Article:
R.McDermott vs. Mike Closs
Cleveland Open 1987
His best result with the Accelerated Dragon came later the same year when he played A.J. Norris, who was graded 208 (Mike and I had both recently been pleased to crash the 170 barrier). It was another Maroczy Bind and another tactical solution.
A.J. Norris vs. Mike Closs
Tyne and Wear Open 1987
34 ...Rxg2!! A thunderbolt! 35 Nxg2 Rxc4 is checkmate and 35 Rxa5, intending 36 Nxg2, fails to 35 ...bxa5 with check.

Norris battled on but fell for another tactical blow shortly afterwards.
A.J. Norris vs. Mike Closs
Tyne and Wear Open 1987
39 ...Nc6+! and 0-1, 49. (Incidentally, this was the year Mike remembered to pack his chess books for the congress but forgot to pack his underwear.)

When people didn't play the Maroczy Bind, Mike's tactics simply came earlier on. I lost count of the number of times I saw him uncork this trap.
Ron Stather vs. Mike Closs
Cleveland Championship 1986-7
8 ...Qb4 9 Bb3 Nxe4! and White cannot avoid the loss of material. Ron proceeded to sacrifice large amounts of material and succeeded in chasing Mike's king around for a while, but the Mighty Mish has the last tactical laugh.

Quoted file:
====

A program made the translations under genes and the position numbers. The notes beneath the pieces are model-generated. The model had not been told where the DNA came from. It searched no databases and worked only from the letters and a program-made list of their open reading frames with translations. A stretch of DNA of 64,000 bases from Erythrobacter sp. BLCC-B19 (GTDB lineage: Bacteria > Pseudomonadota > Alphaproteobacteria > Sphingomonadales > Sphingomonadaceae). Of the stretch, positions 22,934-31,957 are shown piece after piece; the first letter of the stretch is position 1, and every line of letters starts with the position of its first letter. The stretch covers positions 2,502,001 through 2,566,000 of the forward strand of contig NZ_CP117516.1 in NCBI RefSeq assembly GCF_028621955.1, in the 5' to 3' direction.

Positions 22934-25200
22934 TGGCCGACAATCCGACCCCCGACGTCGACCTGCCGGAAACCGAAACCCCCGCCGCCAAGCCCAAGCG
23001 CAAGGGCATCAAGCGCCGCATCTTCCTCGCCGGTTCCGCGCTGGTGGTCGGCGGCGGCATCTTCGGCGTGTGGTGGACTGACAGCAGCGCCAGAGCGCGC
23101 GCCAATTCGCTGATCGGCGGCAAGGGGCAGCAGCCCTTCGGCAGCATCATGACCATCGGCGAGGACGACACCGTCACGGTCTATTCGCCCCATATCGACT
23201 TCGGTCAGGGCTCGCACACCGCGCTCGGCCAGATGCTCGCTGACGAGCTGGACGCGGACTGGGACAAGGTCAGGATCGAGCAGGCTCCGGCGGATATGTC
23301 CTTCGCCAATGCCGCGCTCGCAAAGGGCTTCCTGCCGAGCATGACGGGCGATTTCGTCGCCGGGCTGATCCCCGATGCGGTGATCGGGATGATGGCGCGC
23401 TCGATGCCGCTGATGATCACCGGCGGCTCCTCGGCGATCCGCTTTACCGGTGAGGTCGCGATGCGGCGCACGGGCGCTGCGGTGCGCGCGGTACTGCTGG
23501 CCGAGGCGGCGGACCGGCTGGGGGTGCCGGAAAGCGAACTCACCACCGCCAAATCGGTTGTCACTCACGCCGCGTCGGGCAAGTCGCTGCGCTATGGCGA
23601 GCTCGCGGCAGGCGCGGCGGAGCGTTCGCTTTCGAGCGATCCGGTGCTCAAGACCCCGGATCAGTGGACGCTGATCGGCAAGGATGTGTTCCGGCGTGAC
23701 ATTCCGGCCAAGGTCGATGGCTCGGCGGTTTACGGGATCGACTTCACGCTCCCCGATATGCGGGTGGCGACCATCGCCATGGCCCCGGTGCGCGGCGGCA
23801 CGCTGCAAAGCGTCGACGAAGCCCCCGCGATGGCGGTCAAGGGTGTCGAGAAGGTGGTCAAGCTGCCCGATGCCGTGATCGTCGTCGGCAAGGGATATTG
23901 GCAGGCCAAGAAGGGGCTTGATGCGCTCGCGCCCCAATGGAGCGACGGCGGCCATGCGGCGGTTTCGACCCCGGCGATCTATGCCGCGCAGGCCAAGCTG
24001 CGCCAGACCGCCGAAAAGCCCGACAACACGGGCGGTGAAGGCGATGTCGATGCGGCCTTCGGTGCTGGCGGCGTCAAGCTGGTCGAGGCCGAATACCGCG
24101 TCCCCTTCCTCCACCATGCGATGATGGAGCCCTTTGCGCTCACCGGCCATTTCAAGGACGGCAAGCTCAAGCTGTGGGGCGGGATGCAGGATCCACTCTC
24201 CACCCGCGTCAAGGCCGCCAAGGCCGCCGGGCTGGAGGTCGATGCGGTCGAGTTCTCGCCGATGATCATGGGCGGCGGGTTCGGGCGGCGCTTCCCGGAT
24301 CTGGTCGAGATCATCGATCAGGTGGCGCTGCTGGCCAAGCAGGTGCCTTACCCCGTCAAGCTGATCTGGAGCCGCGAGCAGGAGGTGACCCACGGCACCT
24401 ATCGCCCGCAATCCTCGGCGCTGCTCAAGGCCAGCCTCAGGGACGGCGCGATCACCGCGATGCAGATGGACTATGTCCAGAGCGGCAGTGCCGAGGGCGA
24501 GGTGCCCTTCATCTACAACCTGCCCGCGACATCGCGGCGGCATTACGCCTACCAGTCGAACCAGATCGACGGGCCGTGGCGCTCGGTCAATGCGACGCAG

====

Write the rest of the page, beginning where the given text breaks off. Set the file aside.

Ron Stather vs. Mike Closs
Cleveland Championship 1986-7
 42 ...Qxg1+! 0-1.

A good note on which to finish this extended column.

Thursday, 7 August 2014

Chess Reviews: 245

The Scandinavian Defence (1 e4 d5) has become more popular in recent times. Formerly, it appeared only in the repertoires of mavericks but in 1995 even appeared in the final of the World Chess Championship (giving Anand a good position before he suffered an eventual defeat to Kasparov). Since then it has been taken more seriously and it has enjoyed more coverage in chess literature. It is no longer the surprise weapon it once was.